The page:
Much better to affirm that indeed God will ultimately be victorious and his dream of peace, freedom, justice, and love will prevail. But in the meantime, we cannot know with certainty what God wants in every particular nor is our life planned out to the smallest detail. That doesn’t scare me. It makes me feel free and grateful and determined to make the best choices I can, by God’s grace.

© 2012 Tom Cheatham. All rights reserved. 

A couple of months ago, some sociologists of religion from the University of Washington presented a paper entitled “God is Like a Drug: Explaining Interaction Ritual Chains in American Megachurches.” The authors theorized that large religious events add a dimension of transcendence to the euphoria felt by crowds at other gatherings, like sporting events and concerts. According to the report in The Christian Century (9/19/12: 18-19), “the spiritual high from megachurch services is experienced as an ‘oxytocin cocktail’ of shared transcendent experience and the brain’s release of oxytocin, a chemical thought to play a part in social interaction.”

One of the authors, Ph.D. candidate Katie Corcoran, recounts how one worshipper described God’s love as “such a drug that you can’t wait to come get your next hit.” Another congregant said that the Holy Spirit was visible going over the crowd “like a wave at a football game.”

The high is created by the style of worship in megachurches, which includes a sermon targeted at the emotions, projected scenes of people dancing or crying, and intense music. The pastor is the center of energy and appeals not to reason in the sermons but intuition. The message just “feels right” said the other author of the study, Professor James Wellman. The Sunday worship, with its promise to get one high again, is what brings people back.

After I finished the brief article, I didn’t know whether to be envious or angry. Envious, when I think of how many times I’ve looked out over congregations and seen people stone-faced or exhibiting body language that signaled rejection of the message I was preaching, even as I searched for one or two affirming nods or smiles and worried if the rare visitor would return. Yet here were megachurch pastors pumping their huge crowds full of the God drug, getting them so addicted that they keep coming back for more! Angry, because I despise manipulation, and these pastors with their emotional appeals and their cameras scanning the crowd for faces to display on the screens were in fact little better than the backstreet pusher, selling a product that produced a temporary high, but provided no real coping skills, no solid content for dealing with the difficulties of life.

Of course, this kind of thing has been around since way back in the day. What else is a revival than an attempt to pump the folks full of the God drug so they can keep going till the next tent goes up, with the dynamic preacher and the catchy music? What was that song about in the ‘70s that proclaimed “Jesus made me higher than I’ve ever been before” or Natural High, the underwhelming follow-up to the classic “folk musical” Tell It Like It Is?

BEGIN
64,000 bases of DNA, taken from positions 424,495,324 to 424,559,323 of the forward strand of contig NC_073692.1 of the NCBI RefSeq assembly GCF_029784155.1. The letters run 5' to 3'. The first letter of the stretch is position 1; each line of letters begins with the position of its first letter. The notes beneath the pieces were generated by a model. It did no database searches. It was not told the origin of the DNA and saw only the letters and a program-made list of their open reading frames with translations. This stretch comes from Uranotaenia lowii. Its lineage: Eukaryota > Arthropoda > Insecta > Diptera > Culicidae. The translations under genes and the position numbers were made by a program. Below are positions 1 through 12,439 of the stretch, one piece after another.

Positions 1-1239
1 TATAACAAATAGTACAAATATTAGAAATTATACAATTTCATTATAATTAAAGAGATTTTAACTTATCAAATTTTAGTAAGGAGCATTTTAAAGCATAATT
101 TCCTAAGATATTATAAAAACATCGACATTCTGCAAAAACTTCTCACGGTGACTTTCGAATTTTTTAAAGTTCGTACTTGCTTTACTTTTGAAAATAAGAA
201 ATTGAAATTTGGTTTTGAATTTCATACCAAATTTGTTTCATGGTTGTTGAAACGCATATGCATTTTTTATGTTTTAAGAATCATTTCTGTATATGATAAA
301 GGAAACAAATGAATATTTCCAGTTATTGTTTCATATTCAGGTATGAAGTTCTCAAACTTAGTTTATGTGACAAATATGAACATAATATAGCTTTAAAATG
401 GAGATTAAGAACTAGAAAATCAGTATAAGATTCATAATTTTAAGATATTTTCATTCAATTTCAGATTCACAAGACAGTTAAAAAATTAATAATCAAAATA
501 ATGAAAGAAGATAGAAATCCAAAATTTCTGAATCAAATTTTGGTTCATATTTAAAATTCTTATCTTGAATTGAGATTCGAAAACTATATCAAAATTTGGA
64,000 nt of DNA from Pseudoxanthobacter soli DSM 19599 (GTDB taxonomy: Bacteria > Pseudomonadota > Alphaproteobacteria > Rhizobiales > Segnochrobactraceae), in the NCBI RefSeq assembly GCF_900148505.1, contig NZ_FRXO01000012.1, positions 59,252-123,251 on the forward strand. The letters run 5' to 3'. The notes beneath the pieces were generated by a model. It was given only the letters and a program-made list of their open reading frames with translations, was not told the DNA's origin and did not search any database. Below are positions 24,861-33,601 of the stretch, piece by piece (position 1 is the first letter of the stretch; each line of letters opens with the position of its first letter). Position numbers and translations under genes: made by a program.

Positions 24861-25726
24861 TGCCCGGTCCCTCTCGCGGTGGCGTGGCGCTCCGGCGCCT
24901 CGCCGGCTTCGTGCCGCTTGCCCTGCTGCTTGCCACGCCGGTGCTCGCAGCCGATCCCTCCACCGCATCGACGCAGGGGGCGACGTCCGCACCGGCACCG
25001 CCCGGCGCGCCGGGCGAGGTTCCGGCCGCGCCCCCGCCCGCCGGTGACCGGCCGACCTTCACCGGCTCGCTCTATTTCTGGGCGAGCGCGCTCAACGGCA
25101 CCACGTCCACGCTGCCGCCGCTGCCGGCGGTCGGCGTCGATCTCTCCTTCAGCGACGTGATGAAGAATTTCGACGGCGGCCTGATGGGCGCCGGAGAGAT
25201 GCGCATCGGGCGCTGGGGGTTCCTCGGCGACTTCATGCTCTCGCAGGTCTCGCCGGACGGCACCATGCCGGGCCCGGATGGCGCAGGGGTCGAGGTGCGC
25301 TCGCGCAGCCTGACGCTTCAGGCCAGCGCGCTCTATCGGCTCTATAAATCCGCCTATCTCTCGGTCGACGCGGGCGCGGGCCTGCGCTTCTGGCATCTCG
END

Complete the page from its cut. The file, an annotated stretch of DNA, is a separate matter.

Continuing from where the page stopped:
I guess I just don’t get it. As I said last week, I think God comes to us in the ordinary stuff of life, whether it’s a simple, dignified, traditional time of worship or simply sitting quietly. I have no desire to be a pusher. I just want to be a pastor, giving people real, sustainable strategies to help them with life in a way no drug, allegedly divine or otherwise, can do. To me, that’s what “just feels right.”

© 2012 Tom Cheatham. All rights reserved.

A few weeks ago, I met with the owners of an estate sale company to try to arrange for the disposal of items remaining in my late mother’s home. No sooner had the men sat down than one of them said, “I’m sorry, but we can’t help you. What you have here is just ordinary stuff.” Their clientele was not going to be interested in buying figurines, purses, and a few pieces of vintage furniture. The men could not justify the expense of hiring help, advertising, and so on; there was no promise of profit.

Fortunately, they had advice for me about to whom I might turn whose business handled the sorts of things I had to offer. But even as I proceeded with plans with the recommended company, the man’s phrase kept bumping around in my head and heart: “ordinary stuff.”

It wasn’t long before my thoughts turned to theology. (No surprise.) It is the ordinary stuff of our lives that interests God, isn’t it? At the very heart of Christian faith is the Incarnation, the affirmation that God became truly human in Jesus. He was a typical Jewish male of his day, in whom God shone and dwelt in a unique and noticeable way. He talked about everyday things in his parables—eating, sweeping, animals, birds, employment, farming, partying—and it was through such that he revealed to us the nature of the kingdom of God. Today we remember him through the sharing of bread and wine, and we unite with him and our sisters and brothers in faith through a ritual of water, the very essence of life.